Taking the Thyme to make some changes
FUTURE PROOF: Finding a niche in the market for good home-cooked meals has helped one couple’s business to thrive in the recession
THE FOOD business is something that Berna Williams just can’t shake out of her system. The owner of Dalkey-based gourmet food company Thyme Out has left the industry on several occasions but keeps coming back.
Over the years she has run cafes such as Piglets in Monkstown, helped set up gourmet grocers such as Listons on Camden Street, ran her own catering company and worked for the Douglas Food Company, before finding her niche in Thyme Out.
The deli was started 10 years ago by Berna and her husband David, after the couple noticed a gap in the market for a takeaway business selling home-cooked food. “We had always felt there wasn’t a good enough deli offering fresh food everyday,” says Berna.
The couple began selling dinners, scones, salads and sweets such as meringues and biscuits from the deli, which had an open kitchen on site.
“We thought it would give it a more homely feel when people came into the shop if they could see what we were doing in the kitchen,” she says.
As the business developed, people started asking if they could bulk-order food for parties, communions and confirmations.
“At the height of the boom, we were catering for 75 communions per month during the busy season. Then the recession hit and we were down to doing only one per month,” says Berna.
Takeaway outlets were also two a penny and supermarkets had dramatically upped the quality of their prepared meals, so fewer people were coming into the deli.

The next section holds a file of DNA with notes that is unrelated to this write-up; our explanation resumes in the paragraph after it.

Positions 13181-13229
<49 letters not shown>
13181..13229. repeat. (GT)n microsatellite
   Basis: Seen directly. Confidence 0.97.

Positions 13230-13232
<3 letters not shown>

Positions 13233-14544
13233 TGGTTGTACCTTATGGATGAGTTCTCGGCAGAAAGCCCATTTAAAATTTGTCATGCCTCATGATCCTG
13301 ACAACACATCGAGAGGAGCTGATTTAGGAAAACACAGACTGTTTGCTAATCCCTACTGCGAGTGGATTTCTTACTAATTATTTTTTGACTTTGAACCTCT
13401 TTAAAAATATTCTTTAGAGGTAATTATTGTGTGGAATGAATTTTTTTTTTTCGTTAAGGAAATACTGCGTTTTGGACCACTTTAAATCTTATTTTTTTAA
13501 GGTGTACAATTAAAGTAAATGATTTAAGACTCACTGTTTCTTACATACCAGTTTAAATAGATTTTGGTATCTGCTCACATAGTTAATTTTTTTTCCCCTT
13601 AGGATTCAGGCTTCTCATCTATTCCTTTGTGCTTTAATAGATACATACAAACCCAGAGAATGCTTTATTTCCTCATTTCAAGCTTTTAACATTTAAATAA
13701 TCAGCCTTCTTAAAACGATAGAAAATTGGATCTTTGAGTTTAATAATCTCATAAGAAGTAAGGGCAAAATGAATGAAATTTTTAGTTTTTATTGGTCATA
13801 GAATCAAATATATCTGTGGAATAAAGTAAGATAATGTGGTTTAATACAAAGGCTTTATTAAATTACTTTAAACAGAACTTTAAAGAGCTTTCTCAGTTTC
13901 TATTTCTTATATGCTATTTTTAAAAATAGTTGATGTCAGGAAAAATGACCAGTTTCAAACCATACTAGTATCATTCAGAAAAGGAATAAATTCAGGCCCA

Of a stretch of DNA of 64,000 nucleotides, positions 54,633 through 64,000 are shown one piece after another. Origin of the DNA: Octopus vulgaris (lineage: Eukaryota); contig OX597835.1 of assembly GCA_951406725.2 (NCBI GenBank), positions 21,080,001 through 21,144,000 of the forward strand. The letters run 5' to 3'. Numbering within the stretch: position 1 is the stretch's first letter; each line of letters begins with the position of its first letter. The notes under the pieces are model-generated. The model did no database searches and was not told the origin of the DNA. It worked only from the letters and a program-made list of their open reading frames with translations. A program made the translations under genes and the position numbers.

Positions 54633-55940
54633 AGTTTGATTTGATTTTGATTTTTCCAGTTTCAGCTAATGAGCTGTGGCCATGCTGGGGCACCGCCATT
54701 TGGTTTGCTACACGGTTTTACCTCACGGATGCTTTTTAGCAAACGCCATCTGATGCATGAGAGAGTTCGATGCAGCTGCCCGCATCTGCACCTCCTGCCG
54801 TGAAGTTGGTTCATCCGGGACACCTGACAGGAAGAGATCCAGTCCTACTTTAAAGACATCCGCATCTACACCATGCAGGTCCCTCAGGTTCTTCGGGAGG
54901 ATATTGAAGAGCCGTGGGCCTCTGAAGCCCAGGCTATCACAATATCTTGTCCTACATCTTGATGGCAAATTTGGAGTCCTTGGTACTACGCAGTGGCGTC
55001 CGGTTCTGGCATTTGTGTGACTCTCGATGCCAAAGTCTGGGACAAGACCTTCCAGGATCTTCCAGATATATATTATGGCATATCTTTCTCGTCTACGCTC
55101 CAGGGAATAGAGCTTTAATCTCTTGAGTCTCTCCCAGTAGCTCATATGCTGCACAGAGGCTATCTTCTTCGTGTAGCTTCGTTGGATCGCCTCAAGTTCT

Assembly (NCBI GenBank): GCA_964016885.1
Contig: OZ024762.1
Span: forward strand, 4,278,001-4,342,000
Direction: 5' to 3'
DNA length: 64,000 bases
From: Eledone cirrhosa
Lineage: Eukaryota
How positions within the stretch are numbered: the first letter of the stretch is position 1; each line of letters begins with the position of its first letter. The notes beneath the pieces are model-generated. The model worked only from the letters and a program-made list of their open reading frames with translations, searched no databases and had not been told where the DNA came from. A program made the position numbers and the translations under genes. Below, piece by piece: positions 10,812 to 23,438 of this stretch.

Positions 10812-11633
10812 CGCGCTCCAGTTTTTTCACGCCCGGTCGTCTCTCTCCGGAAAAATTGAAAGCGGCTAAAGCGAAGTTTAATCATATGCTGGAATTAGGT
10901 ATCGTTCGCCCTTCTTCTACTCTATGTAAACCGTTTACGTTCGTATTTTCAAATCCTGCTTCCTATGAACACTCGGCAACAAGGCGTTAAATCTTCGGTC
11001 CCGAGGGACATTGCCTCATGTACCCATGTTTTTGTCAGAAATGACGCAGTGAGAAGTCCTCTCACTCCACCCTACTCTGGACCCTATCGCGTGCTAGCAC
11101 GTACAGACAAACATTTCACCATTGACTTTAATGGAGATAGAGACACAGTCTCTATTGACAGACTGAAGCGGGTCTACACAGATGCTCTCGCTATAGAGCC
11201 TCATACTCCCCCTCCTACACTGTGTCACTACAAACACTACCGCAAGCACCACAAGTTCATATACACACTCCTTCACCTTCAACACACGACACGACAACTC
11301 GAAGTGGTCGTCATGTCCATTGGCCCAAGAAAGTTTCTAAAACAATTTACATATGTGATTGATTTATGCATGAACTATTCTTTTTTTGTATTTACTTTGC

“Marks & Spencer started doing the Dine in for Two deals, Tesco introduced the Tesco Finest range, SuperValu were doing Dine in with SuperValu Supreme, so there was less of a reason for people to come to our shop to buy dinners,” says Berna.
As a result, the duo branched out into dressings, developing a Basil & Lime and a French variety.
“David had always held a more managerial role in the business, but the downturn meant we both had to take a more hands-on approach. He got into cooking and I started developing the dressings,” she says.
The couple originally used their homemade dressings as a filling in sandwiches, on salads and on poached chicken fillets.
“Everyone was saying the dressings were really good. They were asking for samples the whole time and we were just giving it to them for free in tubs. That’s how we came up with the idea to start bottling and selling them.”
The couple also diversified their approach to catering, and as a result have noticed a return in demand for communion catering in the last year.
“We couldn’t compete with the likes of M&S when it came to the prepared meal deals, so we decided to learn from them. One thing we noticed they were doing was putting three-course dinners together such as the Dine in for Two meal deal,” she says.
“People became more cautious with money with the downturn. They wanted to know at the beginning how much everything would cost. They used to come in to us to have a look through the menu and pick out various dishes they wanted for the communion".
“We made it easier for them by doing set menus for a certain price. They could have main courses, salads and desserts for €10 per head".
Always looking ahead, and preparing for the future, the company also branched out into cakes.
Berna’s mother, who is 83, ran a very popular cake shop in Dalkey years ago. “We asked her for her recipes and to show us how to make them, so we could start doing her cakes.”
The business has now been selling Yvonne Joan Cakes for nearly a year, named after Berna’s mother’s original cake shop.
“It’s created a real buzz in the area. A lot of people are coming in buying them and telling us stories about the original shop all those years ago.
And Berna’s advice for those struggling in the food business? “Find a niche and don’t be afraid to get stuck in. We do everything, from the food preparation to marketing to distribution".
“We are always networking, trying to get the word out about our products and finding new outlets to sell them.”